Most autopsies revealed no explanation for death. One exception is shown by a neuropathological examination of ten children who died from ESUDI and in whom a high incidence of leucomalacia was found in the white matter and brainstem, suggesting the prenatal occurrence of ischaemic brain insults and thus an underlying disease . In some cases, this could be the reason why a patient is especially vulnerable to exogenous stressors. Knowing that the ventilatory response to hypoxic stressors changes within the first hours and days of life and a newborn's answer to hypoxia can be apnoea, this fact can explain why an obstruction can quickly lead to death without other underlying risk factors . For SIDS, a triple-risk model has been implemented. This model states that a vulnerable patient experiences exogenous stressors in a vulnerable phase of development . Some hypotheses contend that this could also be applicable to ESUDI. SIDS occurs mostly between the second and fourth month of life, when babies develop rapidly. In ESUDI, the vulnerable phase seems to be the postnatal adaptation, as most cases occur within the first hours after birth. However, it is very difficult to compare SIDS and ESUDI, because SIDS occurs during sleep and we have no reliable data on sleep status during early deaths.
The identification of additional risk factors can help detect and protect children at special risk. Primiparity and skin-to-skin contact between mother and baby not under observation are the best known risk factors described by several authors [8, 13, 14]. Our three cases also exhibited these key risk factors. Nevertheless, early skin-to-skin contact and breastfeeding should not be reconsidered, because they are known to have extensively positive effects. Moore et al. reported on a higher incidence and longer duration of breastfeeding as well as a shorter crying time, a better cardio-respiratory stability and higher blood glucose levels in newborns being skin-to-skin with their mothers soon after birth. Moreover, babies with early skin-to-skin contact were possibly more likely to have a good relationship with their mothers. No negative outcomes in association with early skin-to-skin contact were pointed out in this Cochrane review . Mori et al. reported on a higher body temperature and an increased heart rate in newborns with early skin-to-skin contact. Moreover, they found a slight decrease in saturation levels, but further studies are necessary to confirm this finding . A detailed study of ESUDI in England showed no change in incidence from 1983 to 2007. This indicates that even changed and modernized practices in delivery room care like bonding and early skin-to-skin contact did not increase the rates of ESUDI . Mothers who particularly match the risk profile are those with no expert knowledge on breastfeeding and a possible lack of skills in identifying and evaluating changes in their baby's behaviour. It was thought that this could be aggravated following an impairment of maternal vigilance due to extensive postpartal exhaustion or the use of sedatives. However, it was recently established that many deaths occurred even while the mother was awake . In two of our cases, the mothers were awake, which means that staff cannot rely on an awake mother to be alert to her baby's breathing. These facts point out the importance of close observation by skilled staff, and we thus suggest that these cases should induce healthcare workers to be more alert during the first hours of life, especially in inexperienced mothers. Some centres have established guidelines for safe skin-to-skin contact within the first hours after birth . The higher incidence on weekends and during the night might be explained by the fact that fewer trained medical staff are available at those times. We could not find enough data to be specific about a higher incidence in summer, which might be due to overheating, a tendency towards seasonal accumulation or the infant's weight. Likewise, neither the infant's gender nor the delivery mode seems to influence the occurrence of ESUDI . Ottaviani et al. suggest exposure to cigarette smoke, not only as a risk factor for SIDS, but also for ESUDI . Poets et al. found no association with maternal smoking.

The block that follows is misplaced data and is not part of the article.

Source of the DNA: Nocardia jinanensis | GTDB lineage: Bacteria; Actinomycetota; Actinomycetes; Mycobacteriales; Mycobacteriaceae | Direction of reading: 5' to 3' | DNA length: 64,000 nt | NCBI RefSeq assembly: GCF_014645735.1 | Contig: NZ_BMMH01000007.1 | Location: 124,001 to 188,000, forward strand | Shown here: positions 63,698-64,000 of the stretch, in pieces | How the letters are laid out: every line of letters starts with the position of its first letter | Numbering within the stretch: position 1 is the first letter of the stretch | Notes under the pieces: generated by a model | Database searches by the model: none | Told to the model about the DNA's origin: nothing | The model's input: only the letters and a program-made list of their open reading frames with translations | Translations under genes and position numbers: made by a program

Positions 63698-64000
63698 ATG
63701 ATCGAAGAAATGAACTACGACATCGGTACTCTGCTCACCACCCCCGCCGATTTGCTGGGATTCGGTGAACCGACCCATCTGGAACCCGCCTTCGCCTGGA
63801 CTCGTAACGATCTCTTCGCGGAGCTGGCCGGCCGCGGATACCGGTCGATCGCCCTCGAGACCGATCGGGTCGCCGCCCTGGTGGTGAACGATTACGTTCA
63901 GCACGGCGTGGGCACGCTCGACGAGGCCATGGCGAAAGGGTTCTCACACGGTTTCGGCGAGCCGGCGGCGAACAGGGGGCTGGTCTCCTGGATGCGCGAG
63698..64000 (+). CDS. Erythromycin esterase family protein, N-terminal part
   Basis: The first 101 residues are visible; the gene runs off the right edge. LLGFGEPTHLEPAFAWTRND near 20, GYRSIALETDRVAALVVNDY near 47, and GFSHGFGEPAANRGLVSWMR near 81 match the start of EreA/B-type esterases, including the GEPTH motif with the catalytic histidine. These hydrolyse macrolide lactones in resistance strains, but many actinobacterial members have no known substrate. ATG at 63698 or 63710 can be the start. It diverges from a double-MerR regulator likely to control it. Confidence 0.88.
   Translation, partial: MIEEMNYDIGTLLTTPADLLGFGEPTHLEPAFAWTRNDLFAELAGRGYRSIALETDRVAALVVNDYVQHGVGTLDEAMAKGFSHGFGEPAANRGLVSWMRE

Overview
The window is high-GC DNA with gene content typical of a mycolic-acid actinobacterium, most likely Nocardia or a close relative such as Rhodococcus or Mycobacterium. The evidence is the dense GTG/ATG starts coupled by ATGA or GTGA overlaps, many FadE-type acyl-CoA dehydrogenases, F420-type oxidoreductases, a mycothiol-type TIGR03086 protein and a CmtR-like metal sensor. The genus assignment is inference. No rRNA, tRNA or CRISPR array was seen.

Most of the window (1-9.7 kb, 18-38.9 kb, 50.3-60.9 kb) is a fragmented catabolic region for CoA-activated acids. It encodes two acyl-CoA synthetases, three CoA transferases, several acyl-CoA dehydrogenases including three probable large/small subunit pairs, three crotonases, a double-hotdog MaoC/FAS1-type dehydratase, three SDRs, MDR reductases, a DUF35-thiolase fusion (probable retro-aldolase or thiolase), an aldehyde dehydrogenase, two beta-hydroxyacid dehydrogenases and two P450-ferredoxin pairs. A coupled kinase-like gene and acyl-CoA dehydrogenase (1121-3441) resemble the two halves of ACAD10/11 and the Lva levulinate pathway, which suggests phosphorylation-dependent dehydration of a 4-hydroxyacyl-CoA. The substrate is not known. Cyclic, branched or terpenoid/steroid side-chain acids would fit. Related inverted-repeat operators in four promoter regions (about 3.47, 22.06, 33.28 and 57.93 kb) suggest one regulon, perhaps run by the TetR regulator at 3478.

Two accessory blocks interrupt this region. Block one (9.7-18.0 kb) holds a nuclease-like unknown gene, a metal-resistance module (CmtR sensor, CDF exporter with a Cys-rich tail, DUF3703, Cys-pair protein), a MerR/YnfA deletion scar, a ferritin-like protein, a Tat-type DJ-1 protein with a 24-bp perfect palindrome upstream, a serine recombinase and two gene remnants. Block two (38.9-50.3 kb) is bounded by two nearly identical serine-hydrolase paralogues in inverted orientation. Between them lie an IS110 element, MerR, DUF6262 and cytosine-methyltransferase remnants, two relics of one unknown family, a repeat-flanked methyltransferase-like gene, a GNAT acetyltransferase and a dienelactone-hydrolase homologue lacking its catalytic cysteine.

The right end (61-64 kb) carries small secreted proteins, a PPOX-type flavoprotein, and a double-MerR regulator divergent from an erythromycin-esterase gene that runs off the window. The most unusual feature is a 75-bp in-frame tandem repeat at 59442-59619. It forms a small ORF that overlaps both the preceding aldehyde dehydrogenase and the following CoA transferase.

A limitation of our study is the fact that most of the knowledge on ESUDI comes from case reports. Moreover, ESUDI is so rare that larger studies for the purpose of evaluating risk factors and cause are very difficult to perform. Furthermore, methodological quality is difficult to maintain because of the differences in the prevailing definitions.
In conclusion, a consistent definition is essential if we are to learn more about this rare disease. Unattended early skin-to-skin contact and primiparity combined with a lack of expertise in breast-feeding are the key risk factors. As the peak incidence is in the first 4 h of life, strategies such as close monitoring in the delivery room and improved parental instruction can be life-saving.